Astronaut a long way from Essex

April 10, 1994|By Ann LoLordo | Ann LoLordo,Sun Staff Writer

KENNEDY SPACE CENTER -- Astronaut Tom Jones of Essex spent his first star-studded night in space and then promptly got to work, photographing various locales on Earth from his perch aboard the shuttle Endeavour.

After a thunderous launch yesterday, the shuttle crew began a nine-day mission to test a new radar device designed to provide scientists with enhanced data on the state of the environment. The radar in its cargo bay can pierce through clouds, ice, vegetation and sand.

While the $370 million Space Radar Laboratory does its work, mapping 5 percent of the Earth's surface, the astronauts will complement its data with as many as 14,000 still photographs, the most ever shot by a crew.

The radar targets will include deserts, tropical rain forests, ocean currents and mountains.

The mission is the inaugural space flight for Dr. Jones, a planetary scientist who dreamed of becoming an astronaut while a student at Our Lady of Mount Carmel Elementary School in Essex. Dr. Jones, a 39-year-old father of two, and payload commander Linda Godwin are the chief scientists aboard the flight.

To prepare for the mission, Dr. Jones traveled to many of the geographic sites to be studied.

Already on this flight, he has photographed and helped record radar data on such exotic places as the volcanic Russian peninsula of Kamchatka, the desert in eastern China and equatorial realms of the Pacific Ocean, according to the flight plan.

"Space offers a superb vantage point to get a global view of our planet and how it's changing," he said in an earlier interview.

Assigned to the "blue team," Dr. Jones sleeps during the day and goes to work about 5 p.m.

For dinner last night, he had turkey tetrazzini, green beans, peach ambrosia and a grape drink.

This afternoon, Dr. Jones will prepare the camera equipment and computer systems needed to photograph sites in China, parts of Russia and Saudi Arabia as the radar device simultaneously scans them.

Yesterday's launch was watched by a large contingent of Dr. Jones' family and friends, who had journeyed south from Baltimore County.

"It looked spectacular. It looked absolutely spectacular," said Dr. Jones' wife, the former Liz Fulton of Hancock, Md. "There were no clouds to get in the way. It looked wonderful."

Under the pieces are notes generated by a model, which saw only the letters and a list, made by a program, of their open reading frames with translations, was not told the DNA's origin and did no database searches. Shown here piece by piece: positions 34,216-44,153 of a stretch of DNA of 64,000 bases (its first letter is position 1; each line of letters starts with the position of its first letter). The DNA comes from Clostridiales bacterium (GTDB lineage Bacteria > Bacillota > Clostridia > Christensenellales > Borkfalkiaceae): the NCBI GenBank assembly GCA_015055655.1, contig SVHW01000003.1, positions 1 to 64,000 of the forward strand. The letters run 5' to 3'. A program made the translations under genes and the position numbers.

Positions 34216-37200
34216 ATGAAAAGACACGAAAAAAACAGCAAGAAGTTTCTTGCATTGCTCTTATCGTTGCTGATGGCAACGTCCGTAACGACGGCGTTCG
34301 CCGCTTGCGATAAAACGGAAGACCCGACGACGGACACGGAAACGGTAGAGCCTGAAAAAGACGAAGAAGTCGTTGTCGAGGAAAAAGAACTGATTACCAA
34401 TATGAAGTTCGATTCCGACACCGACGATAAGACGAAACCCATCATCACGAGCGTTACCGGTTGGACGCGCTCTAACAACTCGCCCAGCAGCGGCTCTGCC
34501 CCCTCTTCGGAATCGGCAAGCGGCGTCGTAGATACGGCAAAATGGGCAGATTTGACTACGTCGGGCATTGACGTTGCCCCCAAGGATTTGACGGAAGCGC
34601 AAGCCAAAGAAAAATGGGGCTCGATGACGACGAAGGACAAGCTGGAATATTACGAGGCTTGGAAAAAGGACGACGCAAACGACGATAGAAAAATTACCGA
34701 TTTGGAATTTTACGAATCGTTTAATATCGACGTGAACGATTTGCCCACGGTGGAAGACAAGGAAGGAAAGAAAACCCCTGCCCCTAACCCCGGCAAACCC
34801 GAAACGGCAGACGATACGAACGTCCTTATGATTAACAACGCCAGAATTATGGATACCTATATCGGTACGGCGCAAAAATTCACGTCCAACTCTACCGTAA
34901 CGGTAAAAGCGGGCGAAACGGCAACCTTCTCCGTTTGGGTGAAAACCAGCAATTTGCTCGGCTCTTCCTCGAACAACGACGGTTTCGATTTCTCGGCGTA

Mrs. Jones and the couple's two children, Annie, 7, and Bryce, 5, watched the liftoff from the roof of the launch control center, about 3 1/2 miles from the pad.

As Endeavour zoomed off, veering across the sky, both youngsters were busy snapping pictures with their new cameras, said Mrs. Jones, a certified public accountant who met her husband on a blind date in Baltimore.

Also at the space center were the astronaut's mother, Rosemarie Jones; brothers David Jones, 35, of White Marsh and Ken Jones, 37, of Fredericksburg, Va.; and sister, Nancy Oldewurtel, 34, of Essex, who arrived with their families earlier in the week.

The one person missing from the family circle was the astronaut's father, David Jones, a school guidance counselor who died in 1992.

But Dr. Jones said he knew his father would be close at hand.

"He'll be right beside me on the middeck during this launch," he said in an earlier interview. "If he wants to visit us during orbit, he has the wherewithal to do it."

Back in Essex, television sets were tuned to the launch.

Joan Oldewurtel, who grew up with the Jones family, woke up in time to watch Dr. Jones don his orange space suit and crawl into the orbiter about 4:30 a.m.

"I thought: 'Wow! Here's a guy who used to baby-sit me. Is this really Tommy? To actually do something like this . . . ,' " she gushed.

After twice being delayed this week, Endeavour left promptly at 7:05 a.m. yesterday, roaring through a nearly cloudless robin's-egg-blue sky.

In ascent, Endeavour trailed a thick white plume of exhaust. And when the fiery rocket boosters disengaged, they dropped like falling stars.

"It was quite a ride. You got six happy people up here today," said Air Force Col. Kevin P. Chilton, Endeavour's 39-year-old pilot. "Thanks a lot to everybody who got us up here today."

The other members of the crew are Air Force Col. Sidney M. Gutierrez, 42, the commander; Ms. Godwin, 41, a physicist; physicist Jerome Apt, 44; and Army Lt. Col. Michael R. Clifford, 41, an engineer.

The radar project is part of NASA's Mission To Planet Earth program, an attempt by the space agency to use its resources to protect and preserve the environment.

Since he joined the astronaut corps in 1990, Dr. Jones has shared his experiences with students in Baltimore County. This mission will be no different.

Tomorrow, about 6:34 a.m., Dr. Jones is scheduled to talk by ham radio with students at Deep Creek Middle School.

Also in attendance will be students from Sue Steele's seventh-grade science class at Stemmers Run Middle School, Dr. Jones' alma mater.

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